program and
Voluntary Sector - Social Capital mobilization through CASH WAQF and
others.

Finally, "Reduction of Poverty Level" is our Vision, which is a prime object as stated in
Memorandum of Association of the Bank with the commitment "Working together for a
Caring Society.

3.7 Mission of SIBL


High quality financial services the latest technology.
Fast, Accurate and Satisfactory customer service.
Balanced & sustainable growth strategy.
Optimum return on shareholders' equity.
Introducing innovative Islamic Banking products.
Attract and retain high quality human resources.
Empowering real poor families and create local income opportunities.

Providing support for social benefit organizations - by way of mobilizing funds and social
services.

3.8 Product & Services offered by Social Islami Bank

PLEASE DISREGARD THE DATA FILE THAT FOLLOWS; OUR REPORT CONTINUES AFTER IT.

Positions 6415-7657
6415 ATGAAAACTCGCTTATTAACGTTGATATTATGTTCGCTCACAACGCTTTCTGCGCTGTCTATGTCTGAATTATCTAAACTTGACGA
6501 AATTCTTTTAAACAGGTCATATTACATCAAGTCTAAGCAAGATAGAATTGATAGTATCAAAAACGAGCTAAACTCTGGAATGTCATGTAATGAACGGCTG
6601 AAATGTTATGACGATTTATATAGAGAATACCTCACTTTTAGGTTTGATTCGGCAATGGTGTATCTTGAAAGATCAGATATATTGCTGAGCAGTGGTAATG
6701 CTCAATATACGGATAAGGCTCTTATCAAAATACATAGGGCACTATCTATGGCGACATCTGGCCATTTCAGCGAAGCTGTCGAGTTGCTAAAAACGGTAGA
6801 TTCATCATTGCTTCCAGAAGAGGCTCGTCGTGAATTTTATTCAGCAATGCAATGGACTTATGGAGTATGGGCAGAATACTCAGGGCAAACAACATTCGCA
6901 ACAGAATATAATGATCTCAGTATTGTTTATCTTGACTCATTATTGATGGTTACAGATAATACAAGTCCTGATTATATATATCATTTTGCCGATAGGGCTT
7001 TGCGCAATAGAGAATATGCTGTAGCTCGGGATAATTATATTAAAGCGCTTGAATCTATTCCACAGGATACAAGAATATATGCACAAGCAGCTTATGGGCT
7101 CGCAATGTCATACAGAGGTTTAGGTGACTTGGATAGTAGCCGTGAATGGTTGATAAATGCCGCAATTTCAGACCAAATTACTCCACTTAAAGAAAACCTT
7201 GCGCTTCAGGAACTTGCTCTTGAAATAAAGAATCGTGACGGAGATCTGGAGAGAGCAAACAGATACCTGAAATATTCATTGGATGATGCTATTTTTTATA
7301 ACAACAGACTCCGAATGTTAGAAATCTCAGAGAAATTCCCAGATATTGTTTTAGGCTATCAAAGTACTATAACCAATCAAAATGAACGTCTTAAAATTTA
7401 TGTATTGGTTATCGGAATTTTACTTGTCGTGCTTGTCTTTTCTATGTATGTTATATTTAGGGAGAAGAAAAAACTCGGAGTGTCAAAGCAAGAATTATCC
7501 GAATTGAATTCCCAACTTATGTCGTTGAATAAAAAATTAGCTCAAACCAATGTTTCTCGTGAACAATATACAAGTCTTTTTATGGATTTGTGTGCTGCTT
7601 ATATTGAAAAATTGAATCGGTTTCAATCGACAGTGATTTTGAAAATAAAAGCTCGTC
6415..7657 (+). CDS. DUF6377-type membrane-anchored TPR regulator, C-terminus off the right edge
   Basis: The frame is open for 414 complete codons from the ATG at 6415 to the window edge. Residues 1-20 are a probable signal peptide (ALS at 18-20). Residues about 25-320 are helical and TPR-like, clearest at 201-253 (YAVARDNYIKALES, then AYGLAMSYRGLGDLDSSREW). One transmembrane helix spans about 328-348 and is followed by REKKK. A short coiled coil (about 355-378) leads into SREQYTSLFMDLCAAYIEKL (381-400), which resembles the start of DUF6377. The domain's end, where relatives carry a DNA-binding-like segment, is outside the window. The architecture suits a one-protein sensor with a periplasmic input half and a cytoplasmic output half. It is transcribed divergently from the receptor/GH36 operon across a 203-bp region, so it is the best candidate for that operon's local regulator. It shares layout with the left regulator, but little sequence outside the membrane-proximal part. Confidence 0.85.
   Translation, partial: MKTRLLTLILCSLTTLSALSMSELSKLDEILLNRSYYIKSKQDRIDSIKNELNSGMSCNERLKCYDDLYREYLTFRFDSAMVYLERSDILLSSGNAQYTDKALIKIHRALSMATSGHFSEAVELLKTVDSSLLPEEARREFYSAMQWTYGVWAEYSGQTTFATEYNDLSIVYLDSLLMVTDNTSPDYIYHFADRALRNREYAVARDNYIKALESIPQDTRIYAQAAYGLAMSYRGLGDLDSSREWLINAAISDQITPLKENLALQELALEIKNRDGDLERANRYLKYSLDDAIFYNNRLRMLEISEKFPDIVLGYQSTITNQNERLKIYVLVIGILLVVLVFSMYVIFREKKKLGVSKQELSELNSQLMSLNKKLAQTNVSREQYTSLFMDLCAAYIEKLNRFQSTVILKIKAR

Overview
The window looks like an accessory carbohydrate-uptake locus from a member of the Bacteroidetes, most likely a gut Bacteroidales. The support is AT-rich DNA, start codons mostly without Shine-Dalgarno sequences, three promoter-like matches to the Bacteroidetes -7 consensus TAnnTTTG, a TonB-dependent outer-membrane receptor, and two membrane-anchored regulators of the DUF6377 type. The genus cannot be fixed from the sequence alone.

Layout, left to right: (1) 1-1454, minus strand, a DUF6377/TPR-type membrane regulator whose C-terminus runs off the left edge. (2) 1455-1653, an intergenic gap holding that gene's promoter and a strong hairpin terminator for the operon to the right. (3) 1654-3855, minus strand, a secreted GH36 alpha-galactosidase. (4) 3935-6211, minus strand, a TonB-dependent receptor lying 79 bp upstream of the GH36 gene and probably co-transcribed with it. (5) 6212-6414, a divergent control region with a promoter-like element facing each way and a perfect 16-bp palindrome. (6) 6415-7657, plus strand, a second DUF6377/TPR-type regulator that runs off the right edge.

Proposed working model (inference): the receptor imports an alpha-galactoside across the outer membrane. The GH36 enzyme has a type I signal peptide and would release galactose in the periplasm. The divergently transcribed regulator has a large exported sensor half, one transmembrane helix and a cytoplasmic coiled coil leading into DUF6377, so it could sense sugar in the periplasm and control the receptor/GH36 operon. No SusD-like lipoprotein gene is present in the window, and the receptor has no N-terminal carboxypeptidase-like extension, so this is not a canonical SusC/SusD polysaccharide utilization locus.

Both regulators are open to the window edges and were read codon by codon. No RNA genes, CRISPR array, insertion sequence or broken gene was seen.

Nawabpur Road Branch:

Different types of Investment Schemes.


Different types of Deposit Schemes.
Different types of Special Schemes.
Rural development Schemes.
Different types special services.

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Foreign Exchange Business.
E-Business.
I-Business.
Online Banking.

3.9 Principal Activities


3.9.1 Investment of SIBL:
As social bank regulate their all activities by the following of Islamic Shariah and they
emphasize on legitimate (Halal) business so it can easily differ from the conventional
banking which is not follow Islamic rules & regulation. The most important difference
between the conventional and Islamic bank is that both the banks operate to earn profit
but they differ in the way of operation. Islamic bank does not invest loans in fixed interest